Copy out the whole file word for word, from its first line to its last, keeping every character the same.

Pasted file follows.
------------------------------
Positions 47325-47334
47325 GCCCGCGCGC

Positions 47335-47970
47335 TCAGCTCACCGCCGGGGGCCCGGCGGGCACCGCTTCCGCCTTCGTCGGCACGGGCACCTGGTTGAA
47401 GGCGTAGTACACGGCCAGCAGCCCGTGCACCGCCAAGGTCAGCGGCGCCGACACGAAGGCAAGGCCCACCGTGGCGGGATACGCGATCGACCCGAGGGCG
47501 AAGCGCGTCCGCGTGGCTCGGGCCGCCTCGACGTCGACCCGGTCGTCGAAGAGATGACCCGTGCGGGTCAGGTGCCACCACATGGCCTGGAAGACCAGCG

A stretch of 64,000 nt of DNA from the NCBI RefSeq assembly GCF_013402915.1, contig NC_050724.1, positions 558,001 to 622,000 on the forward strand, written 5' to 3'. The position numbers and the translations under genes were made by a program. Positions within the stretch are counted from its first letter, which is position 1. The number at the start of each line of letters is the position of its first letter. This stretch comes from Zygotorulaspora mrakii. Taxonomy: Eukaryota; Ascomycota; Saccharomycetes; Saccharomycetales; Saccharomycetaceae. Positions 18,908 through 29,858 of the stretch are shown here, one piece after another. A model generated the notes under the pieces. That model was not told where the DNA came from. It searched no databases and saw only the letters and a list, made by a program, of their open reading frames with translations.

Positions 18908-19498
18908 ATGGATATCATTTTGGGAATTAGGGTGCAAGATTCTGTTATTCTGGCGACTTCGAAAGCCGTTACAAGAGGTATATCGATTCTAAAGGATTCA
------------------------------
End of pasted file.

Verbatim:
Positions 47325-47334
47325 GCCCGCGCGC

Positions 47335-47970
47335 TCAGCTCACCGCCGGGGGCCCGGCGGGCACCGCTTCCGCCTTCGTCGGCACGGGCACCTGGTTGAA
47401 GGCGTAGTACACGGCCAGCAGCCCGTGCACCGCCAAGGTCAGCGGCGCCGACACGAAGGCAAGGCCCACCGTGGCGGGATACGCGATCGACCCGAGGGCG
47501 AAGCGCGTCCGCGTGGCTCGGGCCGCCTCGACGTCGACCCGGTCGTCGAAGAGATGACCCGTGCGGGTCAGGTGCCACCACATGGCCTGGAAGACCAGCG

A stretch of 64,000 nt of DNA from the NCBI RefSeq assembly GCF_013402915.1, contig NC_050724.1, positions 558,001 to 622,000 on the forward strand, written 5' to 3'. The position numbers and the translations under genes were made by a program. Positions within the stretch are counted from its first letter, which is position 1. The number at the start of each line of letters is the position of its first letter. This stretch comes from Zygotorulaspora mrakii. Taxonomy: Eukaryota; Ascomycota; Saccharomycetes; Saccharomycetales; Saccharomycetaceae. Positions 18,908 through 29,858 of the stretch are shown here, one piece after another. A model generated the notes under the pieces. That model was not told where the DNA came from. It searched no databases and saw only the letters and a list, made by a program, of their open reading frames with translations.

Positions 18908-19498
18908 ATGGATATCATTTTGGGAATTAGGGTGCAAGATTCTGTTATTCTGGCGACTTCGAAAGCCGTTACAAGAGGTATATCGATTCTAAAGGATTCA